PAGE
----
The draft is just one source. Giving NH full credit, he built a robust pro scouting team. BC has added to it. Where else can you watch almost-mature play with wood bats? And some teams either have urgent needs or don’t scout themselves very well.

BTW I would love an article that explores how the Bucs scout themselves.


Swaggerty, Madris, Vieux, Alldred and Sulser.


Love the new tracker format, great job Tim


I hope the new guy Tremarr is the next coming of Joe Morgan!!!


I love the Morgan thought but that flapping arm always drove me crazy!


I’ll settle for Jose Ramirez!


Not that it means anything but
Vladimir signed in ‘15, MLB debut in ‘19 just turned age 20
Boggs drafted in ‘76 @ age 18, MLB debut in ‘82 age 24


We need the perfect storm/the stars to align if we are to contend and keep contending. Can Ben do it?


The key will be pitching. Keller and Brubaker’s recent showing is good to see and with Contreras and Thompson the makings of a decent pitching staff is already here. If one or two of these or someone else from the system step up, contention will follow. Has anyone noticed that Keller and Brubaker’s performance is improving with the appearance of ‘command.’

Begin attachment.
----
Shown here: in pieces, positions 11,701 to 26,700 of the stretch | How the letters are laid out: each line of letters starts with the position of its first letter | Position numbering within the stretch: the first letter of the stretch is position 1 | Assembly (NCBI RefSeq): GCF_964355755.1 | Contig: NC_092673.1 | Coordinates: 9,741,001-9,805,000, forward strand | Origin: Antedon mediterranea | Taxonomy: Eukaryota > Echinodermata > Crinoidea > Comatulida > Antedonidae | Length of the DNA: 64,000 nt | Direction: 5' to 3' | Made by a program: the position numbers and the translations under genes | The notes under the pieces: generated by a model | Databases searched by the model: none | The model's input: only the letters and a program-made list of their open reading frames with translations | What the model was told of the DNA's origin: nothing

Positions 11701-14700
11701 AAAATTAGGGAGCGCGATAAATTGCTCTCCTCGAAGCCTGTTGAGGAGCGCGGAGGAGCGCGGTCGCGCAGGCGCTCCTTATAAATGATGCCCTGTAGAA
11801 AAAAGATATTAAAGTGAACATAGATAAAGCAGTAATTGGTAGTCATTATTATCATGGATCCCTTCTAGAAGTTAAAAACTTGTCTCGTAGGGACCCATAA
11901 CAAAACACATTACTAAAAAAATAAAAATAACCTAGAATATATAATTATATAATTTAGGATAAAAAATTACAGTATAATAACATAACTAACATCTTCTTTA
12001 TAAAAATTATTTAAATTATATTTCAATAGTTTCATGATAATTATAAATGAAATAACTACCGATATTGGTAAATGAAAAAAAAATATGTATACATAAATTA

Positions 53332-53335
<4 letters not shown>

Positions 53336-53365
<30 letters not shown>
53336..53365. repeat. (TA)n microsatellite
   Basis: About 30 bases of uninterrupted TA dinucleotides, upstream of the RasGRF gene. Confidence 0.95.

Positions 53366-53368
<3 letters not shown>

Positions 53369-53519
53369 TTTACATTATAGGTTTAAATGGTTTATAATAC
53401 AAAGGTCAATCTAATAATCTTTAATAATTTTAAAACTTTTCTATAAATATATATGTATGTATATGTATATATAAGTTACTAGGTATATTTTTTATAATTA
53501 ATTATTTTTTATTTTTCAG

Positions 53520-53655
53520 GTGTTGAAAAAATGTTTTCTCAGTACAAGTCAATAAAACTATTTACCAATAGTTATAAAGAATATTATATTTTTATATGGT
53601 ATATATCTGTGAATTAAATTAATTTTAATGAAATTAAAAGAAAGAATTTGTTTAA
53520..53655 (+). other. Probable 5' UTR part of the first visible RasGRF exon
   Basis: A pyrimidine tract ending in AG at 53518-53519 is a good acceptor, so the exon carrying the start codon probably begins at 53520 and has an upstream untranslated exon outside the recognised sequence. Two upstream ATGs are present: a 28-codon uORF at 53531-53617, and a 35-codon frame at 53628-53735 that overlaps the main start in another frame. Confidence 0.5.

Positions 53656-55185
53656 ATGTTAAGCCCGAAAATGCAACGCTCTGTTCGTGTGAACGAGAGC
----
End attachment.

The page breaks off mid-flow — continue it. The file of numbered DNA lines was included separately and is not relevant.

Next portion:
I don’t know what to make of the anemic offense. It seems there’s an effort to obtain hitters, especially those with power, but so far, no joy! For me, Swaggerty and Gonzalez have been a disappointment but the lost 2020 season may have delayed development. I wonder whether other organizations have similar problems.

Last edited 2 months ago by adicesa14

I thought he retired??

Most Voted Comments

Would love your thoughts, please comment.x